CSA Member Research: Why Do (or Don’t) Members Choose to Renew?

Vegetables from Troy Gardens.Renewing Members

In this study participants renew their membership because Troy satisfies their preferences for:

Quality, fresh, organic produce.

“Well, I grew up on a farm. We grew up with vegetables. I missed the freshness, the taste, because what you get in grocery stores tastes like...well I don't want to use the word.”

Moral satisfaction from supporting a local farmer.

“I like the idea of supporting local business and agriculture.”
Added value that comes from receiving a pre-selected bundle of produce each week. Note:

This was not brought up as a benefit among former members.

“I like having to work within certain parameters of choices because it makes me try things that I might not try otherwise. It’s sort of a hoot to see what I can do with it.”

The convenience of an urban farm (over 2/3 of the participants live within 5 miles of the farm). Some members even indicated that if Troy wasn’t so close they would not be CSA members.

“What I liked about Troy was that it was in my neighborhood. It's convenient because I used to go to the West Side to pick up the other one.”

Moral satisfaction and added value that comes from supporting an urban farm and the whole FTG project.

“Just thinking about little kids planting vegetables together and growing things just makes me all teary-eyed. There's so many different pieces here and having that definitely enriches it for me.”

Personal interaction Claire Strader, the person that grows their food.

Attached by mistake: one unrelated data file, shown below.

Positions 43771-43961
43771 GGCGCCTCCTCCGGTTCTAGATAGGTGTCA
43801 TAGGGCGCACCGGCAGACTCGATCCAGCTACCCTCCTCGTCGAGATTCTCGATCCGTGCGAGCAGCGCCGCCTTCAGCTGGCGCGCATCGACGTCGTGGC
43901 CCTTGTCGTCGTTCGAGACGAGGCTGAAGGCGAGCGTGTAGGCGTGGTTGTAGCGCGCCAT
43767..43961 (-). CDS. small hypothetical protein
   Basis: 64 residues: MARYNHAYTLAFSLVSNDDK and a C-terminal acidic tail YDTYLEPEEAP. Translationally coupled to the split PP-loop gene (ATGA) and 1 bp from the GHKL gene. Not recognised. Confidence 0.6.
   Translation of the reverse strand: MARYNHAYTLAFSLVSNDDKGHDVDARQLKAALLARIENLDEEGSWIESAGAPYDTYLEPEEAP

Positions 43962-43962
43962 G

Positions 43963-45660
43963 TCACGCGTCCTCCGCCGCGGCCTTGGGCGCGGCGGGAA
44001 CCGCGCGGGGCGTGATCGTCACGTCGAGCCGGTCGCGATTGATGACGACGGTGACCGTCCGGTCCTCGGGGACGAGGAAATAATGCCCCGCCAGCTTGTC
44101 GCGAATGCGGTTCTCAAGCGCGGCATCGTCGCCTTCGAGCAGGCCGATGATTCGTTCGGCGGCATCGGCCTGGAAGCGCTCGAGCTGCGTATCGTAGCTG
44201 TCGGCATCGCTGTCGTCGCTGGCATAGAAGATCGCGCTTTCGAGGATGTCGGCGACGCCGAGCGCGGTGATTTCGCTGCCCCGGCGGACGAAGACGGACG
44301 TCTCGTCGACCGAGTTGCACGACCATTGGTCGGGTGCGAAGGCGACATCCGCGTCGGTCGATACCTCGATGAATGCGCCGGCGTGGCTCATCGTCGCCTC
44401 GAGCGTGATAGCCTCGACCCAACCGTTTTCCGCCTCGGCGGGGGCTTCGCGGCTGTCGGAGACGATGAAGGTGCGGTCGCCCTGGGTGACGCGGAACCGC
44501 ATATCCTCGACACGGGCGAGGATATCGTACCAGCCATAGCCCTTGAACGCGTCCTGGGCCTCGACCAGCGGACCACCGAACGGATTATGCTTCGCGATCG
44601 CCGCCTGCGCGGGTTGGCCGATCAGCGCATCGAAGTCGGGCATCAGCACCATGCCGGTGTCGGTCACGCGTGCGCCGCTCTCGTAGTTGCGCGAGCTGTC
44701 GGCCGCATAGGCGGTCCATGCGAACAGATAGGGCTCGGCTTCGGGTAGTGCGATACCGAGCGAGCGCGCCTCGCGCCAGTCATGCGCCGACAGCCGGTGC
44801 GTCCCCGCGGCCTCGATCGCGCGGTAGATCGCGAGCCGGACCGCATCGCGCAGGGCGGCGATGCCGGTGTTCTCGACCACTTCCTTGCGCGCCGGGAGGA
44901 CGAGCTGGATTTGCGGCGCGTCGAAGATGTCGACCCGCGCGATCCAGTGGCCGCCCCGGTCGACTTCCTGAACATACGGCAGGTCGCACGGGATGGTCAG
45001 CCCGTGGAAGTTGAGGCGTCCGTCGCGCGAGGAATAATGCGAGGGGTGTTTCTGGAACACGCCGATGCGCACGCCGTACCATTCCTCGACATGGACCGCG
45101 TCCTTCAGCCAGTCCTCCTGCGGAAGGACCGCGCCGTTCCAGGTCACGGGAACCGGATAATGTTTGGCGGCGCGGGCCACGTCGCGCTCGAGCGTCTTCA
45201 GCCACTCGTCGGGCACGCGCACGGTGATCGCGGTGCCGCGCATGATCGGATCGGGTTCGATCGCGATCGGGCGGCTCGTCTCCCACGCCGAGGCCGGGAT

“I think Claire is a great farmer, and her personality comes through so much in the newsletters, and just being able to talk to her. We can see she is proud of what she does, and she does it well.”

A sense of community.

“It is also a little bit of sense of community, just belonging to the group, seeing the same people each week, picking up your vegetables, and realizing that in some way we share the same values, I think, is real nice.”

Non-Renewing Members

Participants’ decisions not renew their membership were associated with the following:

The quantity (some got too much, some got to little) and variety of produce was unsatisfactory. Four out the five former members prefer to choose their own produce rather than get a pre-selected bundle. This was the most common reason why members did not renew.

“I think now that there's the option of the North side farmer's market, I'm not as interested in a CSA, as I feel I am still supporting local farmers, by buying locally grown produce, and helping the neighborhood economy.” (A couple of these participants still buy Troy produce, but at the farmers' market instead of through CSA.)

“...Kale's okay, but I kind of got it up to here with kale, and a few other things. We kept getting a bunch of those things, like garlic.”

Troy did not provide them with enough of a sense of community.

“It really would have been nice, as a member, to have someone sort of extend a more personal invitation. It could have been more welcoming.”

They had a few experiences in which they felt they were treated unfairly or were unappreciated. These were often the product of unclear communication and/or policies within Troy.

Some members were under the impression that Troy Community Farm had to meet their wholesale demands first and assumed that that might be the reason for the lack quantity or variety in their share, though this was not the case. Additionally, they did not realize that the reason the “extras” were being sold at the stand when they were not distributed to the members, was because there was simply not enough to divide equally between the members.

Among workershares, a new opportunity arose to work on a different farm, or due to life changes, working on the farm was not feasible or convenient.

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